A MOSCAP configured in accordance with the invention can be seen as generally depicted in FIG. 1. A substrate semiconductor layer (103) which may be comprised of silicon or other appropriate semiconductor material, is doped with impurities. In this particular embodiment, the impurity comprises gold. Gold constitutes an appropriate impurity for this application because gold has an energy level that corresponds to an energy residing near the middle of the bandgap characteristic of the semiconductor material (bandgap, of course, referring to the gap between the conductance band energy and the valance band energy of the semiconductor material). Such an energy level is typically referred to as deep bandgap impurity (as versus a shallow bandgap impurity that would have an energy level positioned relatively proximal to either the conductance band or the valance band energies). Further in this embodiment, the gold has a density within the relevant portions of the semiconductor material of approximately one time 10 to the 14 atoms/centimeter squared. Depending upon the application, this density could be increased by significant quantities if desired. The addition of the gold as an impurity increases the density of deep recombination traps in the semiconductor bandgap. The increased deep recombination traps density facilitates electrons-hole pair recombination that correspondingly reduces the carrier lifetime in the semiconductor. By increasing the recombination rate, an inversion layer will more readily form to prevent deep depletion failure mechanisms.
An appropriate dielectric material (102), such as an oxide layer deposited upon or grown upon the semiconductor layer, serves as the dielectric material for the resultant capacitor. A metallic layer (101), which metallic layer (101) is disposed on the dielectric layer (102), serves as the remaining electrode for the MOSCAP. An appropriate potential may then be applied to the semiconductor layer (103) and the metallic layer (101) in an appropriate application to cause the device to function as a capacitor.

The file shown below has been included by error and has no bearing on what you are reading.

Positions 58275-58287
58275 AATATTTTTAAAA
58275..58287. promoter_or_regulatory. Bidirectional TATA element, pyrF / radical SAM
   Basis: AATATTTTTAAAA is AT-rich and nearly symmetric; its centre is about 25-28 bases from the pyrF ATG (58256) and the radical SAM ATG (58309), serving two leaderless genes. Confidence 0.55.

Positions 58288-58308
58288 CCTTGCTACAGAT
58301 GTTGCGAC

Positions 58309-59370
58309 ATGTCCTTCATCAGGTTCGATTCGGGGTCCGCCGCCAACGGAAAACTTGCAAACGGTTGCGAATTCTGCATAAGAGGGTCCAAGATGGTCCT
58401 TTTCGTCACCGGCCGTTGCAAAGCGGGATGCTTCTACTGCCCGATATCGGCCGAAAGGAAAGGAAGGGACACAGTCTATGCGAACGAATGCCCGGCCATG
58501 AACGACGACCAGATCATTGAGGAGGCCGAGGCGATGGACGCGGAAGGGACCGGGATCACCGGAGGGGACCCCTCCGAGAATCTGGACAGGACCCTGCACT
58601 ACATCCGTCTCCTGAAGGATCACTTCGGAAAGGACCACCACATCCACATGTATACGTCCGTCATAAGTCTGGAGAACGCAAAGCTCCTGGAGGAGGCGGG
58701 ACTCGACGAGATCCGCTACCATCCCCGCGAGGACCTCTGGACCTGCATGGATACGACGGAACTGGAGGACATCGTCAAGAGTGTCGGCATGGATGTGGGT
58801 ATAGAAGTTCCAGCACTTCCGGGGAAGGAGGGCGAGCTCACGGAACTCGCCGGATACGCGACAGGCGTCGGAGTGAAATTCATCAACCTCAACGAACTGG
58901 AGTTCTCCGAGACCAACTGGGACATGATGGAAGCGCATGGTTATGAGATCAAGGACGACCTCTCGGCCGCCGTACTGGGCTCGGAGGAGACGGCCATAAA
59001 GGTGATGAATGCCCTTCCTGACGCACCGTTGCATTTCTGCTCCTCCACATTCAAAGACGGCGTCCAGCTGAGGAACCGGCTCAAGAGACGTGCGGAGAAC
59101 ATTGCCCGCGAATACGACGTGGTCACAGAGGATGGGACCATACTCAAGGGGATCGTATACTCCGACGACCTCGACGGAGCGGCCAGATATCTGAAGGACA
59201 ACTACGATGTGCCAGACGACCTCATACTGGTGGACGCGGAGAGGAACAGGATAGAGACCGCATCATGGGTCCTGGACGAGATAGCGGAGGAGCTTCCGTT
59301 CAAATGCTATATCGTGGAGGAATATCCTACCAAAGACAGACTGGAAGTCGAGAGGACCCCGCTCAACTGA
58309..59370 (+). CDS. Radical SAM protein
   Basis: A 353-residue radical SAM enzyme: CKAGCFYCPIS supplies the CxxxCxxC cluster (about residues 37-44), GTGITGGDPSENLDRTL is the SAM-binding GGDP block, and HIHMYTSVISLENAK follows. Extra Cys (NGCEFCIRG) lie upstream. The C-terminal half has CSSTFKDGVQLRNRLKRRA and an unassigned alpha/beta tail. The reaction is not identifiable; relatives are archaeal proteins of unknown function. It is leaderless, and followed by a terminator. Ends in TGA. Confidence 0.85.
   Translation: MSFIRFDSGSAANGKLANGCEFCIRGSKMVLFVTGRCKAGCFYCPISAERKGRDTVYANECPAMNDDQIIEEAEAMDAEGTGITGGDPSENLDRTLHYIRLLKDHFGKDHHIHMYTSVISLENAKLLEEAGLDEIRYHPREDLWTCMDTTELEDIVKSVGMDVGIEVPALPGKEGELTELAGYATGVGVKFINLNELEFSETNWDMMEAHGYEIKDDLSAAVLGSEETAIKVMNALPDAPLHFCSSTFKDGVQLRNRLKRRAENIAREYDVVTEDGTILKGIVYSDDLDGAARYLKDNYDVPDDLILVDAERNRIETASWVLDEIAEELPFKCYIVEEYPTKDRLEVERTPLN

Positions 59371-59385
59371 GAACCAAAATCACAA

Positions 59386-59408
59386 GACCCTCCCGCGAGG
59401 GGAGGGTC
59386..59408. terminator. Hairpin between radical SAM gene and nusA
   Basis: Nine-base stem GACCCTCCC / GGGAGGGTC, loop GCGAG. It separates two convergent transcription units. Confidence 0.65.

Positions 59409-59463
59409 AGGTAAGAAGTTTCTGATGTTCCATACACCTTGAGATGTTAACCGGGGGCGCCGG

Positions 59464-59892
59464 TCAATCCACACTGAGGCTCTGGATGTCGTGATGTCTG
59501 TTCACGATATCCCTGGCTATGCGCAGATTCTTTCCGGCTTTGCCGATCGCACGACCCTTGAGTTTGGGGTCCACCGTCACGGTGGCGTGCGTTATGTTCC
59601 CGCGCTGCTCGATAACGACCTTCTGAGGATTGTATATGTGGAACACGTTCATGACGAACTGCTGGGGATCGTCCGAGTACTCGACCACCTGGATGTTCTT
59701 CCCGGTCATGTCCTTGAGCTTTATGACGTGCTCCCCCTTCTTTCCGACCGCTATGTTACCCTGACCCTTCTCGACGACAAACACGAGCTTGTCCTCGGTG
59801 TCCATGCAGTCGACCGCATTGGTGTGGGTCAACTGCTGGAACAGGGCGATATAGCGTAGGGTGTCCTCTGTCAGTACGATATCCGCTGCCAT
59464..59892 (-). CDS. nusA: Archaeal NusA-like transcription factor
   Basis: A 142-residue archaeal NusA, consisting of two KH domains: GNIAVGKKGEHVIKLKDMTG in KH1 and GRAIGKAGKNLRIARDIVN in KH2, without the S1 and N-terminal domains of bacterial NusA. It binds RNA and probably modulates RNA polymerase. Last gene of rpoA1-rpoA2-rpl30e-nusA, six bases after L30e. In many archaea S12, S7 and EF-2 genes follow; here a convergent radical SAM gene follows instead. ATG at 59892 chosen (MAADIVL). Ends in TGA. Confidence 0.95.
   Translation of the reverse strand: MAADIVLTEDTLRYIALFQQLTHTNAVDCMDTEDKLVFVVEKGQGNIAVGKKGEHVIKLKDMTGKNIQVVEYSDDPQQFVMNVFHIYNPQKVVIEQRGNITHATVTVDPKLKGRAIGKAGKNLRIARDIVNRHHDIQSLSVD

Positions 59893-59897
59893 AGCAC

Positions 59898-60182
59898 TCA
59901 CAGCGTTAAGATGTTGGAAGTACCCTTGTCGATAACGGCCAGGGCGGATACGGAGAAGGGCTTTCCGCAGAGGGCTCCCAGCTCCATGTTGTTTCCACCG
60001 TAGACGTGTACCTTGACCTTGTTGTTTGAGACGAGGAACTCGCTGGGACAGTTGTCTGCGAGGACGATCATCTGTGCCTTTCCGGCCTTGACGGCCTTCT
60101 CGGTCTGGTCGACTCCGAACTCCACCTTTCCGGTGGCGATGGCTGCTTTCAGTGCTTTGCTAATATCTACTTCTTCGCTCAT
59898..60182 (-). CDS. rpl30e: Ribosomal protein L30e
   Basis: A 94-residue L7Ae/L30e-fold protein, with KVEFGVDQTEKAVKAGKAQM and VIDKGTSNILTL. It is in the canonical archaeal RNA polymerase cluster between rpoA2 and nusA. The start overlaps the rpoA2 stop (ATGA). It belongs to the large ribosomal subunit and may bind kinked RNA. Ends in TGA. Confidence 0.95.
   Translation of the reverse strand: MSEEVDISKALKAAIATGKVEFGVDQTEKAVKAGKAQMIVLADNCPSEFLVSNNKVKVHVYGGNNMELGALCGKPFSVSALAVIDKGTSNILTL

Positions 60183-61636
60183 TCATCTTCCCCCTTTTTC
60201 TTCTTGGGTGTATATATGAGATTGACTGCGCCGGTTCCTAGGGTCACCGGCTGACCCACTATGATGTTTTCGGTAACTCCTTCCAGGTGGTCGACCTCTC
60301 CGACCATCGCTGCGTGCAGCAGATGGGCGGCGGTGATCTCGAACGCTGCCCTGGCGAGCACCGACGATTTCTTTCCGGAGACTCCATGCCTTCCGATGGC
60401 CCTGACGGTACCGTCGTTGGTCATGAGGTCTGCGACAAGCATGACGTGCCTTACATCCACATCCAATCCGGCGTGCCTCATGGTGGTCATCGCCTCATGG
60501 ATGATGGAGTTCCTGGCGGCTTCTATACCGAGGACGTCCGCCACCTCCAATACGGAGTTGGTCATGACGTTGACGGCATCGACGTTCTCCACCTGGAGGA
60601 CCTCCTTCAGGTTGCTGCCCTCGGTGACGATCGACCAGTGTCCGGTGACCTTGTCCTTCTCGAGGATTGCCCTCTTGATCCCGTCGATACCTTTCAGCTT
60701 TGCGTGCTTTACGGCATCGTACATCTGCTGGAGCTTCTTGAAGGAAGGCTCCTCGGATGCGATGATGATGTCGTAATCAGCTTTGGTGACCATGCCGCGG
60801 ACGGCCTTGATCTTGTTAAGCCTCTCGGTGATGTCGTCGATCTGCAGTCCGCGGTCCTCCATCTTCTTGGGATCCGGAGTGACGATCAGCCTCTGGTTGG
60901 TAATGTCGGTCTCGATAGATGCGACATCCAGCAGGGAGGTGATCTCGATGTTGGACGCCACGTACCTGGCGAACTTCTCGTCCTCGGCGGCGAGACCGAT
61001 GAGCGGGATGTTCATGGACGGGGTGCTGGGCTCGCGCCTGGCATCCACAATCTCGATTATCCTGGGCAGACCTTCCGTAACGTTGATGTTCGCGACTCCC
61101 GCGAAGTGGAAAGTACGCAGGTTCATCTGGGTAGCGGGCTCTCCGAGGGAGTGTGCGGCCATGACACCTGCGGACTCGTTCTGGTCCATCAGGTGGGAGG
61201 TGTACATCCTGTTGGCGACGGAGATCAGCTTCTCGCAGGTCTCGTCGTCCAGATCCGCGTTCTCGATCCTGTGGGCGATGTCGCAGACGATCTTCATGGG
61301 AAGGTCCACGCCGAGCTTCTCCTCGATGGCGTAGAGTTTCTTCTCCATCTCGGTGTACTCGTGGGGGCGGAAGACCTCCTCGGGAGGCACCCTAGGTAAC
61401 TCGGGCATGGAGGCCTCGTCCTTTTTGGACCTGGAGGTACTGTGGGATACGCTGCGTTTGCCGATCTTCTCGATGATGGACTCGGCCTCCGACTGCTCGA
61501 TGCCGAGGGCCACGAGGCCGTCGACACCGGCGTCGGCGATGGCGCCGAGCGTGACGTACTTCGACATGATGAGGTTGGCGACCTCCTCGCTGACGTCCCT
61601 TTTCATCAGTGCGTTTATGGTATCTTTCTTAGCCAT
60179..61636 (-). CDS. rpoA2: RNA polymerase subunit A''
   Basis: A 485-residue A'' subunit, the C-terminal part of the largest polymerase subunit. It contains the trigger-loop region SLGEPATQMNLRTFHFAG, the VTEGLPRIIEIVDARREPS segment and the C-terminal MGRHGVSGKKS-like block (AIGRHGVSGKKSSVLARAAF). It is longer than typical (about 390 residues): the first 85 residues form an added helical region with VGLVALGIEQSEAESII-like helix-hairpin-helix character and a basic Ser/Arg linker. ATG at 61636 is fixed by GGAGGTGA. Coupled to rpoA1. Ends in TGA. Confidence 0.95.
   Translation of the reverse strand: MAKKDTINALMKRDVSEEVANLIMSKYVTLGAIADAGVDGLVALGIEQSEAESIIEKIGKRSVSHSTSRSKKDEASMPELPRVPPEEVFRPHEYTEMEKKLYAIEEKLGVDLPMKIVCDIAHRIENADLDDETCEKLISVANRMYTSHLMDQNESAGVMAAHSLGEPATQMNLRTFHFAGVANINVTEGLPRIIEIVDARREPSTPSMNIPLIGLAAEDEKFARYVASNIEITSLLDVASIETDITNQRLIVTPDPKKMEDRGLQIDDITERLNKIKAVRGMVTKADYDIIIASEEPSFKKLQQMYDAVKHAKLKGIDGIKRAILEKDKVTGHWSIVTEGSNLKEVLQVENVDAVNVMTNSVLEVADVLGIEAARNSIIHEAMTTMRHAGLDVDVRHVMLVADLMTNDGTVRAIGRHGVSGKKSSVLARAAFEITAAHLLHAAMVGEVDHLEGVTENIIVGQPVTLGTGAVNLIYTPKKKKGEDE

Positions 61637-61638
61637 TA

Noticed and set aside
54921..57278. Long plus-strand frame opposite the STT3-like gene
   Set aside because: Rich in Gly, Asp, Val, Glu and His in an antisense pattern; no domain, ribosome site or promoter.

With reference to FIG. 2, the capacitance of the semiconductor material (Cs) in a prior art MOSCAP is generally depicted by reference numeral (201). For high-frequency applications the device functions satisfactorily in an accumulation mode of operation (A), with capacitance dropping as reverse bias conditions develop and a depletion layer deepens (B). As reverse bias continues, the capacitance continues to drop, as frequently occurs in high-frequency applications, and operation of the prior art MOSCAP becomes unacceptable.
The MOSCAP disclosed herein and described above, with reference to FIG. 1, will function in a similar manner in an accumulation mode of operation (A), as the prior art MOSCAP. Similarly, as the bias reverses, a depletion region will begin to form, and reduce the capacitance somewhat (B). Due to the plurality of recombination traps provided by the gold impurity, however, an inversion layer will form (C) and the capacitance will return to nominal levels. As a result, although the capacitance of the semiconductor material will change somewhat, the total capacitance of the device will remain within acceptable limits even during high frequency, reverse bias operating conditions.
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|Citing Patent||Filing date||Publication date||Applicant||Title|
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|US8040174 *||Jun 19, 2008||Oct 18, 2011||Sandisk Il Ltd.||Charge coupled pump-efficient charge pump regulator with MOS capacitor|
|U.S. Classification||361/311, 257/E29.086, 257/379, 257/E29.345, 29/25.42, 438/394, 438/917|
|International Classification||H01L29/94, H01L29/167|
|Cooperative Classification||Y10T29/435, Y10S438/917, H01L29/167, H01L29/94|
|European Classification||H01L29/167, H01L29/94|
|Aug 29, 1990||AS||Assignment|
Owner name: MOTOROLA, INC., ILLINOIS
Free format text: ASSIGNMENT OF ASSIGNORS INTEREST.;ASSIGNOR:KANE, ROBERT C.;REEL/FRAME:005425/0190
Effective date: 19900829
|Nov 16, 1994||FPAY||Fee payment|
Year of fee payment: 4
|May 18, 1999||REMI||Maintenance fee reminder mailed|
|Oct 24, 1999||LAPS||Lapse for failure to pay maintenance fees|
|Jan 4, 2000||FP||Expired due to failure to pay maintenance fee|
Effective date: 19991022